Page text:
#3 – When to eat? In theory it would be nice to be able to eat when actually hungry but in real life I know that I will snarf down almost any “instant” food in my path if I allow myself to skip regular meal times. Worse, if I don’t pay attention to hunger signs until I am suddenly famished I will inevitably wolf down too much food and feel gross for having done so regardless of its merit. Eating breakfast gives me a better chance of making it to lunch. Eating lunch means a higher probability of making it through to dinner and eating a reasonable dinner at a reasonably regular time means I really have no bloody excuse to be hungry in the evening so snacks will more likely be gauged by the “apple” test.
#4 – How and Where to eat? When our children were young we insisted on meals at the table for all the obvious reasons, family time, proper manners, and good eating habits in general. Then one day after they were all grown and gone my husband and I found ourselves balancing plates on knees in front of the television. After ruining a t-shirt or two with salad oil my partner suggested that we return to our former custom and save on laundry. I was happy to do so for a variety of reasons that did not include laundry but when I started to research habits for my “diet” those reasons became infinitely clearer.
There is a Zen proverb that says, “when walking, walk – when eating, eat”. Which of course implies an entire lifestyle and layers of meaning that have little to do with food but in this case it serves to remind me that eating in particular isn’t something that you should be doing while distracted. Setting aside time to eat and turning off television, radio, computer etc. allows you to be fully conscious of your meal – which automatically makes you slow down - which allows time for your brain to catch up to your stomach – which allows you to recognize when you are no longer hungry – which is long before that horribly uncomfortable stuffed feeling sets in. It’s logical so it’s in.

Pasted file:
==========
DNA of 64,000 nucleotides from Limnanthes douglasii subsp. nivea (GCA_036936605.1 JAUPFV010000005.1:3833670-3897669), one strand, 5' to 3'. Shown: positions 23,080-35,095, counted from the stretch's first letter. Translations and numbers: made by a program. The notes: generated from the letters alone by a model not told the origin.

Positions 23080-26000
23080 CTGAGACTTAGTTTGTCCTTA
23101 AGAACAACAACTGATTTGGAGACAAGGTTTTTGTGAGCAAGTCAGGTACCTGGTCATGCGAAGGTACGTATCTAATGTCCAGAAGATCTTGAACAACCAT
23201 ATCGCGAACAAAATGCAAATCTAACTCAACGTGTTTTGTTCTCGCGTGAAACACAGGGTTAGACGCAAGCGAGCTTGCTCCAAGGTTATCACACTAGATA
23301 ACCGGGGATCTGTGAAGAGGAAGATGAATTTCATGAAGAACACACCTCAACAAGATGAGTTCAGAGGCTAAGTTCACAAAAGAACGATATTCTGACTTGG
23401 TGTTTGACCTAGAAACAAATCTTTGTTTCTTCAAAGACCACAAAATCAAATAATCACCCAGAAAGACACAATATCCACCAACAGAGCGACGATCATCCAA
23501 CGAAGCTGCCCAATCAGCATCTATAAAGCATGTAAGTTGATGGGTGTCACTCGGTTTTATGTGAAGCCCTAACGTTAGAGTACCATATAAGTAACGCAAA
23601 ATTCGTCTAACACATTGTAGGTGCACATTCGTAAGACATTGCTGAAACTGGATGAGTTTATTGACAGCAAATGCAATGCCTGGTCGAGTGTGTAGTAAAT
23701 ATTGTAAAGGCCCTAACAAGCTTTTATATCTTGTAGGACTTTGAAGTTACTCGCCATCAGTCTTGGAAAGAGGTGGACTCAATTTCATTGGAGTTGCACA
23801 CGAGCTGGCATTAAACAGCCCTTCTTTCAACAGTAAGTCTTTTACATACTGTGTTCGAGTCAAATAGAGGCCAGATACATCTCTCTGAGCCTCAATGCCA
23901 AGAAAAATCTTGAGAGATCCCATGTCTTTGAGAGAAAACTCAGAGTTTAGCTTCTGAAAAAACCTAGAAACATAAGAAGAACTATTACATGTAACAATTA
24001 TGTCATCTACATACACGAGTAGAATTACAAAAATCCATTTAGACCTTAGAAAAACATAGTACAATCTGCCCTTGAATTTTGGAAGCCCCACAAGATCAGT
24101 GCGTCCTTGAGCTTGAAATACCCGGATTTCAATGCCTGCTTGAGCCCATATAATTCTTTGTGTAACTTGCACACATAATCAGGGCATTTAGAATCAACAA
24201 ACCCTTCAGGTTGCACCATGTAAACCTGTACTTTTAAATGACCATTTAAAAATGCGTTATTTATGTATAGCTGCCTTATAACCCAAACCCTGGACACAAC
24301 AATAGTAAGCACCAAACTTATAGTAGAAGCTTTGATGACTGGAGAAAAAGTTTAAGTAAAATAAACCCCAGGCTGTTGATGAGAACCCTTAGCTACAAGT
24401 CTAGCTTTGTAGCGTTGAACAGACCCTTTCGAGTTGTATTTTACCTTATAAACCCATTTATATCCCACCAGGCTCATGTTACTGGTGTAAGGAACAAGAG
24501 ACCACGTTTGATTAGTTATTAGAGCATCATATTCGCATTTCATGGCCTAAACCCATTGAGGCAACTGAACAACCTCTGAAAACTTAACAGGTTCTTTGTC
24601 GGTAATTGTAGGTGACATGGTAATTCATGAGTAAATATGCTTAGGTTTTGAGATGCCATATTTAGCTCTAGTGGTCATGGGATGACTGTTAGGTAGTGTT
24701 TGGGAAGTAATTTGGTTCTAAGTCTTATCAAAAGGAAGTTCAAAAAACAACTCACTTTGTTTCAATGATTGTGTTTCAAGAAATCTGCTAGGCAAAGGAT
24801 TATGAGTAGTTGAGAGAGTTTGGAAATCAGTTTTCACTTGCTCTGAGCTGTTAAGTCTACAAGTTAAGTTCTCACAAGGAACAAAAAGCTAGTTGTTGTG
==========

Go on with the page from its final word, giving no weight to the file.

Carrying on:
As much as I enjoyed reading and pondering Michael’s 64 fun food rules I knew that I needed to weed that down to a number I could count on one hand if they were going to stick with me. They needed only to serve to remind me to make conscious choices about what I put in my mouth and exercise some control over quality and quantity. So here is my RATIONAL DIET PLAN:
1. Eat regular meals at reasonably regular times proportionate to actual requirements. This means I actually have to think about my meal rather than load up a plate – a little pesky at first but it quickly becomes habit.
2. Eat the simplest, cleanest, best quality and freshest foods available to you. Mostly plants.
3. Eat when eating – actually enjoying food with full attention is not only healthier, it is a pleasure. It also makes me very aware of the value of what I am eating and the reason I am eating it.
4. Eat snacks and goodies only on weekends, which don’t always happen to be S days in my schedule but the rule still holds.
5. STOP eating when you are no longer hungry, which is at least a little ways before you are full.